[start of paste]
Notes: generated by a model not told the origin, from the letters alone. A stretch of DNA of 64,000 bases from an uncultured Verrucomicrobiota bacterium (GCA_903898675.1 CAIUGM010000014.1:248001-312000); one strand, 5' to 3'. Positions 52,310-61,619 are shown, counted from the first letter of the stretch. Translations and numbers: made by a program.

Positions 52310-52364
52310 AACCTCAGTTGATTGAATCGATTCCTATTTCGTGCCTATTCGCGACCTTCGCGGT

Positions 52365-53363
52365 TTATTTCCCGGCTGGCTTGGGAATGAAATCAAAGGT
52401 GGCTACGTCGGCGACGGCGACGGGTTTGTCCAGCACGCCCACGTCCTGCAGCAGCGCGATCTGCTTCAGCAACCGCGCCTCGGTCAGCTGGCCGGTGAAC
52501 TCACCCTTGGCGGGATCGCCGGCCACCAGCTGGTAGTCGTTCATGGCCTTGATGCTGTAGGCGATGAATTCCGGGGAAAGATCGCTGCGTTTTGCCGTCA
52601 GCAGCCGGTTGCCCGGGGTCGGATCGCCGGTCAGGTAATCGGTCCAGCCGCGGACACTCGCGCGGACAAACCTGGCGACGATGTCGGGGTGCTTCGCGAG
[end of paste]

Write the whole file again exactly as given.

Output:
Notes: generated by a model not told the origin, from the letters alone. A stretch of DNA of 64,000 bases from an uncultured Verrucomicrobiota bacterium (GCA_903898675.1 CAIUGM010000014.1:248001-312000); one strand, 5' to 3'. Positions 52,310-61,619 are shown, counted from the first letter of the stretch. Translations and numbers: made by a program.

Positions 52310-52364
52310 AACCTCAGTTGATTGAATCGATTCCTATTTCGTGCCTATTCGCGACCTTCGCGGT

Positions 52365-53363
52365 TTATTTCCCGGCTGGCTTGGGAATGAAATCAAAGGT
52401 GGCTACGTCGGCGACGGCGACGGGTTTGTCCAGCACGCCCACGTCCTGCAGCAGCGCGATCTGCTTCAGCAACCGCGCCTCGGTCAGCTGGCCGGTGAAC
52501 TCACCCTTGGCGGGATCGCCGGCCACCAGCTGGTAGTCGTTCATGGCCTTGATGCTGTAGGCGATGAATTCCGGGGAAAGATCGCTGCGTTTTGCCGTCA
52601 GCAGCCGGTTGCCCGGGGTCGGATCGCCGGTCAGGTAATCGGTCCAGCCGCGGACACTCGCGCGGACAAACCTGGCGACGATGTCGGGGTGCTTCGCGAG